The unnamed narrator of the story is described as a childhood friend of Roderick Usher’s. However, the narrator notes that he does not know Roderick very well because Roderick’s “reserve had always been excessive and habitual.” The narrator visits the Usher family house after Roderick sends him an emotional letter begging him to come. While he seems skeptical of the supernatural and tries to find rational explanations for the disconcerting things happening around him, the narrator finds himself growing increasingly disturbed by the house and the Ushers. At the end of the story, when both Roderick and Madeline die, he flees and watches the house crumble and fall into a small lake. The narrator has been described as an objective witness to the events in the story, with some suggesting he represents rationality. Others, however, have concluded that he is unreliable and that he may, in fact, have helped Roderick Usher murder his sister, or that the ending of the story is merely his hallucination.
Madeline is the twin sister of Roderick Usher and, along with her brother, is one of the only two surviving members of the Usher family. She is terminally ill and suffers fits of catalepsy, meaning she appears rigid and does not move for long periods of time. The narrator of the story, who sees her only briefly before she dies, regards her with “an utter astonishment not unmingled with dread.” When Madeline dies, her brother and the narrator temporarily bury her in a vault on the first floor with “a faint blush upon the bosom and the face” and a ”suspiciously lingering smile upon the lip.” At the end of the story, she mysteriously emerges from her tomb, only to die with her brother. Madeline’s fleeting appearance in the story serves to heighten the horror and suspense of the situation. Some critics have suggested that Madeline’s illness is the result of a long history of incestual breeding in the Usher family; others believe that she possesses evil powers and is, in fact, a vampire.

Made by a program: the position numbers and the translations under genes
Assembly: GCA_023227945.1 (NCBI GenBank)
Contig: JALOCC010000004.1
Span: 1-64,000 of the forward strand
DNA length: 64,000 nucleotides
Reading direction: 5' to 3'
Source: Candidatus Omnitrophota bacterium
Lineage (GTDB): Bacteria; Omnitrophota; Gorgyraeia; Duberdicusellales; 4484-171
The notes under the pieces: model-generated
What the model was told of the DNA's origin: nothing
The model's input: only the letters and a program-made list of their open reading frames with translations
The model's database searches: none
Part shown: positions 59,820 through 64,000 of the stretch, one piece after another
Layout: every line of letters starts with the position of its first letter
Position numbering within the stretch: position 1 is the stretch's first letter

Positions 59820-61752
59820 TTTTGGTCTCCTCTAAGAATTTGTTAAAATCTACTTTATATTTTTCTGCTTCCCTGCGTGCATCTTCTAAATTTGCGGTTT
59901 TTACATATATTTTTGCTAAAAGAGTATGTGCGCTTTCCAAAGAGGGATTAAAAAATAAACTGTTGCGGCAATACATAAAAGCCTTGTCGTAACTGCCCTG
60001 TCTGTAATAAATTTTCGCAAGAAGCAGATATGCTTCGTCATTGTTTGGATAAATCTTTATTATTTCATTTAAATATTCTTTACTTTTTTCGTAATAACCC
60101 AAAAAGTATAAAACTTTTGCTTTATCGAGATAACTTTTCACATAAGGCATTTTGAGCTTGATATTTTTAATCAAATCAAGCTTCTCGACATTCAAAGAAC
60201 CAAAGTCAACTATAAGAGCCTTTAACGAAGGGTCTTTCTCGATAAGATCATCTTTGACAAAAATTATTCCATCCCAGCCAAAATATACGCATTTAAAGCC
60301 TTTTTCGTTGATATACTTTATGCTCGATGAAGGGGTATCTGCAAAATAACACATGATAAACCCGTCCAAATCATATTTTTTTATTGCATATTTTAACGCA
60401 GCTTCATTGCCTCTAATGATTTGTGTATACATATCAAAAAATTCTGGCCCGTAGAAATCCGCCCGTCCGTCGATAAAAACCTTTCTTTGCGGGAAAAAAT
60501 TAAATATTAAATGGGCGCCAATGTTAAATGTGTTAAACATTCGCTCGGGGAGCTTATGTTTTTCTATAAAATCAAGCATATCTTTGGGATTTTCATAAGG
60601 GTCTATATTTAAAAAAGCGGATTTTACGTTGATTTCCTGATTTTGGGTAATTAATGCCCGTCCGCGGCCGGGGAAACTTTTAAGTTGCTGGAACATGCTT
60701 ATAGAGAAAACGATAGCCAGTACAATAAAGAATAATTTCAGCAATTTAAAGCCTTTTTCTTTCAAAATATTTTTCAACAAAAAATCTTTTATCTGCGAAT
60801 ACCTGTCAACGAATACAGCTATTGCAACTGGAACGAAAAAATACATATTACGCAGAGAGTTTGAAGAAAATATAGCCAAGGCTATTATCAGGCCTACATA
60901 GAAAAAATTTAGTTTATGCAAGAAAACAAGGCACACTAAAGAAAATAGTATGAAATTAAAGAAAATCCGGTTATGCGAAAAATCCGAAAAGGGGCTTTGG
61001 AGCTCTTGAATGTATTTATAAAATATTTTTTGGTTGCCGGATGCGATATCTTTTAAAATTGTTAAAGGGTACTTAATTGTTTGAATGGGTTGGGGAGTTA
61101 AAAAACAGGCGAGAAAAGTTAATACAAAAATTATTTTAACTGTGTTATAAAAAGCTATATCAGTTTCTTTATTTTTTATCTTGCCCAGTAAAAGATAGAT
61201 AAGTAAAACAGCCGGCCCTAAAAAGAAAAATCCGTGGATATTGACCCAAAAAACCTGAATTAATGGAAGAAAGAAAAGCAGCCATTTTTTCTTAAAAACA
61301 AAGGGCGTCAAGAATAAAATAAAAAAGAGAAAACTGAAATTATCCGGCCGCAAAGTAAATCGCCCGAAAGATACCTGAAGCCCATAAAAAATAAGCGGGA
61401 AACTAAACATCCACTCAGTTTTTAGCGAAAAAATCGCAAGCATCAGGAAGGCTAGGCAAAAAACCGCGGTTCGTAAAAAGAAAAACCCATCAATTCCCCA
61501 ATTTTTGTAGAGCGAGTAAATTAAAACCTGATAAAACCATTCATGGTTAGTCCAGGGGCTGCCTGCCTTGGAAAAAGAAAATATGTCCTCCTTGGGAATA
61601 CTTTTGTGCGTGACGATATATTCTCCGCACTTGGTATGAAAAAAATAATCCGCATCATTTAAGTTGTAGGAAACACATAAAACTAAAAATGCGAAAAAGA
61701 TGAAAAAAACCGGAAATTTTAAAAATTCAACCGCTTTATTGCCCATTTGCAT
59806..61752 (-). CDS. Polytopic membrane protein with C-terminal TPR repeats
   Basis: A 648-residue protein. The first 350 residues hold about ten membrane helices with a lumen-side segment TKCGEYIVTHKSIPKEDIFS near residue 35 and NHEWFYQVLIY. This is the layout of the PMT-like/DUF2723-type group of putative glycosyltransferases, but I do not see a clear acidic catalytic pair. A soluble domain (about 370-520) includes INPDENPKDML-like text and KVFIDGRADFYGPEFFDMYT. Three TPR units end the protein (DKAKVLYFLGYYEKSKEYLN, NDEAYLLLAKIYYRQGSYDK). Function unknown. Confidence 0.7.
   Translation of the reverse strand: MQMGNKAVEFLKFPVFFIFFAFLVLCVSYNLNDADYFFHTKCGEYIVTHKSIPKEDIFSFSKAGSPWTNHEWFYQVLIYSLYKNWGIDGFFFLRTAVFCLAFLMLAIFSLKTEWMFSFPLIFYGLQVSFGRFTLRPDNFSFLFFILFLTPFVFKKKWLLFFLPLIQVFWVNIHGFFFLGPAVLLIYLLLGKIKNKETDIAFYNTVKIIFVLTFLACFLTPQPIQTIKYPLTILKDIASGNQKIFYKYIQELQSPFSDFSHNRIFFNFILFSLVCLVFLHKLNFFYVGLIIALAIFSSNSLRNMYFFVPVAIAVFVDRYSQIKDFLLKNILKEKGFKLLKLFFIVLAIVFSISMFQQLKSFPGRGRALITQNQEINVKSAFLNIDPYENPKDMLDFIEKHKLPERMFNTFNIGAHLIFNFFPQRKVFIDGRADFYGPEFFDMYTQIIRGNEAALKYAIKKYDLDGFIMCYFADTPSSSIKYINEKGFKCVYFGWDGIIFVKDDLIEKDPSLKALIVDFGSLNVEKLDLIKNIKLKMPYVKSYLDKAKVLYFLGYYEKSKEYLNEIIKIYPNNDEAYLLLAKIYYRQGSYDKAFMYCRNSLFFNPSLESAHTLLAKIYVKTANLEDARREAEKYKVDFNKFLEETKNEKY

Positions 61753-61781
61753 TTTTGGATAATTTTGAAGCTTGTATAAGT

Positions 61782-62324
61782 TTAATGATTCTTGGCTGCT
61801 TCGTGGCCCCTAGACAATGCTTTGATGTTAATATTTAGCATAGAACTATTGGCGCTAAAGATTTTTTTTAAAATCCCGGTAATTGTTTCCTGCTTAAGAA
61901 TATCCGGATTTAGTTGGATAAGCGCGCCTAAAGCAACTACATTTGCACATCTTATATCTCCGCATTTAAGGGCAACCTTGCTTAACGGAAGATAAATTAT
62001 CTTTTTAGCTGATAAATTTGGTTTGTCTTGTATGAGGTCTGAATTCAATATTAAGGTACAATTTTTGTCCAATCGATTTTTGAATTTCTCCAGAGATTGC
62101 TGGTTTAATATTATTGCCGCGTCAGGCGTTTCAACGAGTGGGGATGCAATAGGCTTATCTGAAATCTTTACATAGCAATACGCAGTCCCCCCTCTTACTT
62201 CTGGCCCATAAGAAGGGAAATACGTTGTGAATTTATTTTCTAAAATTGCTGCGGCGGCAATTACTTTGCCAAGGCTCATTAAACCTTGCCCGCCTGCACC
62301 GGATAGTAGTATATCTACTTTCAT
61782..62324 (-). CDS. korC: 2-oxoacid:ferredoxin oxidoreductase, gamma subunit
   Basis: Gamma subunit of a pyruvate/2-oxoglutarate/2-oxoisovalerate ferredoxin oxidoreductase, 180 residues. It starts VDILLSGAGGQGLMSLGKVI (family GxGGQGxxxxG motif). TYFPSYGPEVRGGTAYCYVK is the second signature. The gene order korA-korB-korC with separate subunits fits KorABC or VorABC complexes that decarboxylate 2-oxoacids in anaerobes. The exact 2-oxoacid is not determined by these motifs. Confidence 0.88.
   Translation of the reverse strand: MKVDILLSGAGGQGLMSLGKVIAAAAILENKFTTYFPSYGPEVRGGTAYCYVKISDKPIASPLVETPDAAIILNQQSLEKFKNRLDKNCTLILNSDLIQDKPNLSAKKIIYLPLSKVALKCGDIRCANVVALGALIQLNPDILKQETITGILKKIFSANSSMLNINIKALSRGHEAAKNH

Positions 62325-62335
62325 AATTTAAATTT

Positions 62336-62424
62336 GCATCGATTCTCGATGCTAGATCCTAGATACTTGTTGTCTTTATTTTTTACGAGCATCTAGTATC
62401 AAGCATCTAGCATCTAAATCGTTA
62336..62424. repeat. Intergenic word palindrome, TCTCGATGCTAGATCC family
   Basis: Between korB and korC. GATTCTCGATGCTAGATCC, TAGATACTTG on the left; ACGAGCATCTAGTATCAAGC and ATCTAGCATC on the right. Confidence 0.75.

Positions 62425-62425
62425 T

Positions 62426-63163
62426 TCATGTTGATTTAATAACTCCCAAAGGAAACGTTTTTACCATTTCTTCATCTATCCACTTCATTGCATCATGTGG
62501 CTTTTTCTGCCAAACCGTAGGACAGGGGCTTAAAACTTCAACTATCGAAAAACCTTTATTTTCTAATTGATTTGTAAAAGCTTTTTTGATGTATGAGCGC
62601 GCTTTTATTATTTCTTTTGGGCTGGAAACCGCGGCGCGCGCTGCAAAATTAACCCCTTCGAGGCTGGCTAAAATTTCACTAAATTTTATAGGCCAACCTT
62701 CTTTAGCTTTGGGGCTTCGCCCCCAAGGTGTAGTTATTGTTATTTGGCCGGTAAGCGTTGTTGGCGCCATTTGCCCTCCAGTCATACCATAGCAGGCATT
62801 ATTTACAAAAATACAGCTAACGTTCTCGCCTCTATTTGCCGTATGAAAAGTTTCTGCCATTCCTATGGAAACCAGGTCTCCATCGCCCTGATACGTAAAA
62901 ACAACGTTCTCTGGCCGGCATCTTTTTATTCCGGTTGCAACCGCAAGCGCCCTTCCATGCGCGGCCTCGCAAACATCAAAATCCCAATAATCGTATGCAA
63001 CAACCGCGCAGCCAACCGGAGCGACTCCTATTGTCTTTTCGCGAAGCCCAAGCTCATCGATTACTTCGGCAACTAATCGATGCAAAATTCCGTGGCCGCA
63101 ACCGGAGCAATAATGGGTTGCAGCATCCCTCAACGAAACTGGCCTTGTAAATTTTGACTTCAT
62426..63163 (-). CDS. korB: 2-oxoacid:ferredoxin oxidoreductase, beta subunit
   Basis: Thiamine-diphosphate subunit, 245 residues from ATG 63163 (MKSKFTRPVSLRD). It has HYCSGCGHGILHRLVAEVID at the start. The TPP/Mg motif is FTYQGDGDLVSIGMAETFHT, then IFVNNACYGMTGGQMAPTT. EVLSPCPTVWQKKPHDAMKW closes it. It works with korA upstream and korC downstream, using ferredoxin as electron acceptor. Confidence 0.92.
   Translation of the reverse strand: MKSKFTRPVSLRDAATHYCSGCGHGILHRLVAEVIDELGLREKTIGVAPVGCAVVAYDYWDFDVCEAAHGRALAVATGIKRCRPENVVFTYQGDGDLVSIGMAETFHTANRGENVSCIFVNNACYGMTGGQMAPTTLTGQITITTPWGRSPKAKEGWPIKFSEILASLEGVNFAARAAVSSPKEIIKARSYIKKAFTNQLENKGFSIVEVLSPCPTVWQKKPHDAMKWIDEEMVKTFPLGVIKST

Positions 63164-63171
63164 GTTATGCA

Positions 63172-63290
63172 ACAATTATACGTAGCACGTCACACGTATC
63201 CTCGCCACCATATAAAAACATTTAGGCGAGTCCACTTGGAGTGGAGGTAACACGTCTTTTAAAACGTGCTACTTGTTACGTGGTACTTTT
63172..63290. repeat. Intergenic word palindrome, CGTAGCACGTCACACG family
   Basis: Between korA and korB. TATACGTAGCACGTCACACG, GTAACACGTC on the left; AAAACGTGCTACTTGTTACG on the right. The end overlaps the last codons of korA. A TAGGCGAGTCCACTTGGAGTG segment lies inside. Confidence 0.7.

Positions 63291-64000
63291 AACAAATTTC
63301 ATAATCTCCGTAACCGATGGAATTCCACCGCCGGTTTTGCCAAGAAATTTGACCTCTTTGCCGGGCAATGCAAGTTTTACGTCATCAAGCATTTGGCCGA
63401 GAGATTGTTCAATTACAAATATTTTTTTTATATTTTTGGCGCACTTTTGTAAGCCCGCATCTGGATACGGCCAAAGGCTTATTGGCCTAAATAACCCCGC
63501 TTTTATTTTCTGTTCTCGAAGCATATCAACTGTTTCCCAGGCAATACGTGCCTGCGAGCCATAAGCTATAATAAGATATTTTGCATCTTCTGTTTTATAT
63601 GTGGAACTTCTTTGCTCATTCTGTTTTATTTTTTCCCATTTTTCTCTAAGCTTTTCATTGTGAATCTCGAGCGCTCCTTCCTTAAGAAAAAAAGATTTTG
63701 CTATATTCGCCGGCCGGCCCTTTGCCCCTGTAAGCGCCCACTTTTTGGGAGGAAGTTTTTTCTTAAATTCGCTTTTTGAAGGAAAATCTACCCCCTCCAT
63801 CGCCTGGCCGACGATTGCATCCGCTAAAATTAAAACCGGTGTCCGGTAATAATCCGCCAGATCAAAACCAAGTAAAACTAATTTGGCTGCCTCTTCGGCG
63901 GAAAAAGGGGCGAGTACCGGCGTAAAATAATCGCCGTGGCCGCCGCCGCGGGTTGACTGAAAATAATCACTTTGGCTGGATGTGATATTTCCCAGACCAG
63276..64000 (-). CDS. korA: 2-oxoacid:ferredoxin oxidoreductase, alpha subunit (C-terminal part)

Roderick Usher is the last surviving male of the Usher family. Like many of his ancestors, he has an artistic temperament, engaging in such activities as writing and playing music and painting. Described as extremely pale, with weblike hair and dark eyes, he is also a hypochondriac and is unable to tolerate such physical stimulation as bright light, the scent of flowers, and peculiar sounds. Believing that the Usher family estate is evil and that the Usher family is cursed, Roderick lives in a state of constant fear and agitation. When his twin sister Madeline dies, Roderick falls into even deeper despair and, according to the narrator, seems to be “laboring with some oppressive secret.” At the end of the story, Madeline emerges from her tomb, and they both die. Roderick’s anguished mental state and odd behavior have been interpreted in numerous ways. Some have speculated that he is agonizing over the Usher family secret of incest while others have suggested that Roderick represents the troubled artistic temperament. Finally, those who read “The Fall of the House of Usher” as purely a supernatural horror story state that Roderick represents evil.
Short Stories for Students, Volume 2, Edgar Allan Poe, Edited by Kathleen Wilson, Published by Gale Research, New York, 1997.